Commercial Real Estate Leasing Agents – Use Specific Landlord Reporting to Condition Your Clients

There are plenty of things to consider and watch in the leasing process.  Most commercial real estate landlords just want to find a tenant at a top rent without any deep consideration to the process and market conditions.  As property market specialists we know that there are quite a few other things to the leasing process, given that we work with market conditions each and every day.

So what can you do here?  Accurate landlord reporting about market conditions and facts will help greatly in conditioning the client to understand what is going on locally from the leasing perspective.  Good client conditioning will help convert more deals and commissions.  Help the client understand what is going on in the property market.

Got a Tough Client?

If a client fails to accept market conditions then you have the opportunity to move on to other clients and properties; don’t waste your time with clients that will not accept market evidence.   One fact to remember here is that there are plenty of properties and clients to work for at any time so you don’t need to struggle with one client over one property problem.  There are other clients out there that you can serve.  You just need to find them.

Landlord Report Structure

So there are ways to handle the situation and a leasing report compiled for the project and providing details about the prevailing local market conditions will help a lot.  Here is a formula that I have used many times with landlords in providing a high quality leasing report:

  1. Vacancy Rates – Keep a keen eye on vacancy rates as they will impact inquiry rates. If vacancy rates exceed 5% to 7% within a property type and in a location then there will be issues with rents and time on market.  That is where incentives will give a competitive edge.  The question then is what will be the incentives for today that will help in converting tenant inquiries to offers.  Track the costs of your incentives as a percentage of the overall lease cash flow.
  2. Market Rents – When you talk to the client about market rents, explain the differences between net and gross rents. Also indicate how rents are impacted by incentives creating a face and effective rent structure.
  3. Incentive Types – Typical incentives usually involve rent free for a period of time. That being said it is important to get a reasonable bond or bank guarantee at the start of the lease arrangement to support the payment of arrears if the tenant goes into default after the rent free period.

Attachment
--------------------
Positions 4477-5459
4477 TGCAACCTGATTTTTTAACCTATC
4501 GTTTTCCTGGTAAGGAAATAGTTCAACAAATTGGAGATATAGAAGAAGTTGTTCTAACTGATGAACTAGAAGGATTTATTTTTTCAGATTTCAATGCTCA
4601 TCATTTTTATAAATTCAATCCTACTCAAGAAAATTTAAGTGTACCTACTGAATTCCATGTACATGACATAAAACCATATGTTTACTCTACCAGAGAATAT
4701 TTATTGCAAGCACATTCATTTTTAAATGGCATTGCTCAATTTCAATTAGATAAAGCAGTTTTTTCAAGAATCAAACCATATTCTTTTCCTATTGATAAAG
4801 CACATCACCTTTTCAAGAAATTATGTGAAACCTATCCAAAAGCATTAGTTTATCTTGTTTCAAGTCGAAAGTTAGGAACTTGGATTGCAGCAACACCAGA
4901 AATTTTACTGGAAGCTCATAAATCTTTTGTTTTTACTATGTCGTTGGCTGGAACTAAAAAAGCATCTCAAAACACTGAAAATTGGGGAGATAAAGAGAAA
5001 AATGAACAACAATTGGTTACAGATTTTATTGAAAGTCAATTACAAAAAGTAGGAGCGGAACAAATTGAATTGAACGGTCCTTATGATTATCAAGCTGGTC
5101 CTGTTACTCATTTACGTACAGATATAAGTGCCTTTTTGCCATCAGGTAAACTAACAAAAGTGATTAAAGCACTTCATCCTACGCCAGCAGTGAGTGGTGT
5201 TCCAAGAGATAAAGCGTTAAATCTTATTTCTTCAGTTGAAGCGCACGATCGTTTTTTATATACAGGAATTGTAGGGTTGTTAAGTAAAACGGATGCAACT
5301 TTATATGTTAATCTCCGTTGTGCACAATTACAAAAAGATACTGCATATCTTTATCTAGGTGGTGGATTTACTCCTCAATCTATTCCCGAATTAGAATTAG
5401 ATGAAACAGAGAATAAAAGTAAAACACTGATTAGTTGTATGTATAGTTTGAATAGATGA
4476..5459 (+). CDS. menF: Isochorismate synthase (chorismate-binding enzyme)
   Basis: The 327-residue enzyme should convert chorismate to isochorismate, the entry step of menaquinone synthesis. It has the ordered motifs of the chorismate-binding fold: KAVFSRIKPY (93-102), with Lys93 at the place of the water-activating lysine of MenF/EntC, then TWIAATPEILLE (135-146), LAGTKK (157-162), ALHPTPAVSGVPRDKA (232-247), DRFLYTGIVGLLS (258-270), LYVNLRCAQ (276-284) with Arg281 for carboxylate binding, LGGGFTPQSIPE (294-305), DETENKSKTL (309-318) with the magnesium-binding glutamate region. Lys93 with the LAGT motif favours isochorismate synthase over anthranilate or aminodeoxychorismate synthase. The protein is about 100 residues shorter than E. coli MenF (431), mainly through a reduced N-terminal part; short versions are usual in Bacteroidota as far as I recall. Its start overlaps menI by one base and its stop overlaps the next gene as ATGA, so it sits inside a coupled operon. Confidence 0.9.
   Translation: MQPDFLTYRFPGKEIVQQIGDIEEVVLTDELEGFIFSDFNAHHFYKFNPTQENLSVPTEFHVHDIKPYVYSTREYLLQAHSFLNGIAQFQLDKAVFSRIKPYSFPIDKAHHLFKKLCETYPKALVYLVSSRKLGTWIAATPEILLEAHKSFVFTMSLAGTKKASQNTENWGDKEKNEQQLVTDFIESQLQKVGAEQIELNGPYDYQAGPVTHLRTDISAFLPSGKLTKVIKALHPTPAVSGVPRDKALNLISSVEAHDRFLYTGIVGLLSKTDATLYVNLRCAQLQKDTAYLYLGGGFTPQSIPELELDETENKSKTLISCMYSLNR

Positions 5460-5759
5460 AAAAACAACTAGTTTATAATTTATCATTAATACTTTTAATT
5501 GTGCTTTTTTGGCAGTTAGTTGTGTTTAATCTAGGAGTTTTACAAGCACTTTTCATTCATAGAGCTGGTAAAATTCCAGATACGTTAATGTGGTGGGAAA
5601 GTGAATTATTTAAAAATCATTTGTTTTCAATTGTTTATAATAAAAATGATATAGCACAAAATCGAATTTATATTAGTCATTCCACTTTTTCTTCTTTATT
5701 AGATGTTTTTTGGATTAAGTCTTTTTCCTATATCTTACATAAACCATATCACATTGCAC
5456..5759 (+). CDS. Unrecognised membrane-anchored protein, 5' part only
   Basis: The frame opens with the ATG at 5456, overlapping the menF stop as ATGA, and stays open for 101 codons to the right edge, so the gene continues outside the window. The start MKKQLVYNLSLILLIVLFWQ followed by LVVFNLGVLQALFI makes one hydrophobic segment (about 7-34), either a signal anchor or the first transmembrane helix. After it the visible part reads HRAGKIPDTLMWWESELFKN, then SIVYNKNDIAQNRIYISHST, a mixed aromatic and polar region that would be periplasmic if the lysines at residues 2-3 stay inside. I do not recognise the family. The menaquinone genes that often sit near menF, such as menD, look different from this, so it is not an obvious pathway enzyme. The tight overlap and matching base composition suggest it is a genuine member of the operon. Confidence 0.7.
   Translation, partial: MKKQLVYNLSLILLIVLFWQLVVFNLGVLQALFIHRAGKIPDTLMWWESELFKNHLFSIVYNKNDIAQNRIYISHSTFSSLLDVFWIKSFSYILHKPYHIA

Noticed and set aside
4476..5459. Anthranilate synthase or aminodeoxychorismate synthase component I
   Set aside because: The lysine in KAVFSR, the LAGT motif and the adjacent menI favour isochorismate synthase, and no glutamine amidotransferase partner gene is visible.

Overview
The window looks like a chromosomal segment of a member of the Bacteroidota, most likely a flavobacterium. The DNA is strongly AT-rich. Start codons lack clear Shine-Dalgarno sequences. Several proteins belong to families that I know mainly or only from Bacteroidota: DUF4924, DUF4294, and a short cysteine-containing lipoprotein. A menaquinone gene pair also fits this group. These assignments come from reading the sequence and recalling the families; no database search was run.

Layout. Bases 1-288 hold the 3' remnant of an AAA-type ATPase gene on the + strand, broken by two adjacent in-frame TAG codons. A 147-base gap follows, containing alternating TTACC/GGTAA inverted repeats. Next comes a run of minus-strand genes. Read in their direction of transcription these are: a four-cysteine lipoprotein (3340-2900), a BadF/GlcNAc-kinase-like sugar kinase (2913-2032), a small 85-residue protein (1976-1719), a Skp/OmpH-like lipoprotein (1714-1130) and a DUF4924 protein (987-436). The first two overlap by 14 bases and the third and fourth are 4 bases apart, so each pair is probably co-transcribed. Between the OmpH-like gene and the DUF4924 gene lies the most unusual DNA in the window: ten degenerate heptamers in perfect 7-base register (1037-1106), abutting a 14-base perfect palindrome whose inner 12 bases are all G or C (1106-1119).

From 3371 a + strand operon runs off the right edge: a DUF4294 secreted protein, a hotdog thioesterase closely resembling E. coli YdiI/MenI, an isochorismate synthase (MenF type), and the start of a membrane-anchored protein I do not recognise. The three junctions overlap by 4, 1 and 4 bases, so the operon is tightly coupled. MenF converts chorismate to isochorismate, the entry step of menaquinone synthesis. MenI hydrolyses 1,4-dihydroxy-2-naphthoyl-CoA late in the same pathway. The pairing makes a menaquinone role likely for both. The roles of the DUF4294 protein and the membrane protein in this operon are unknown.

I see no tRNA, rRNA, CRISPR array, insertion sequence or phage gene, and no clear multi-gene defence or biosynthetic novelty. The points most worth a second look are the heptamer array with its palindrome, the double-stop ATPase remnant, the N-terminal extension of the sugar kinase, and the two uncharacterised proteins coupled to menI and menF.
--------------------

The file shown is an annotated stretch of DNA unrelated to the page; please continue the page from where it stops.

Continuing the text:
4. Inquiry Results – During the year the rates of property inquiry will change in so many different ways. A lot depends on the type of buyer or tenant suited to the listing.  If you keep good database records it should be relatively easy to explain to your client how inquiry is tracking for the property type.
  5. Marketing Updates – As part of any property promotion, regular marketing updates should occur with all listings as to internet hits or clicks, inbound telephone calls, inspections, and the best ways to get inquiries in today’s market. Help the client understand what is happening; if you have no great numbers of enquiries coming in then they still need to be told about it together with the best recommendations that you have to solve the problem.  Put yourself into the marketing process.  You are likely to be the real difference when it comes to closing on an inquiry and attracting a positive result for the landlord.
  6. Inspection Updates – When you hold an inspection on a property, you will have some valuable feedback that you can redirect to the client. Third party feedback from inspections helps greatly in the conditioning process.  What can you tell the client about recent inspections?  What are the tenants saying about the property and the way it presents?  Do they consider that the property is reasonable value to lease in today’s economic conditions?
  7. Property Presentation – First impressions really matter when it comes to taking a qualified tenant through a vacant property. Tell the client what you think about presentation and how it can be improved.  If a property doesn’t excite the tenant to make an offer then presentation issues should be addressed.  That normally involves the landlord spending some money.

From these simple and yet effective things you can see why the landlord reporting process is so important in solving a vacancy issue in any vacant property.  Craft your landlord reports with skill and market relevance.

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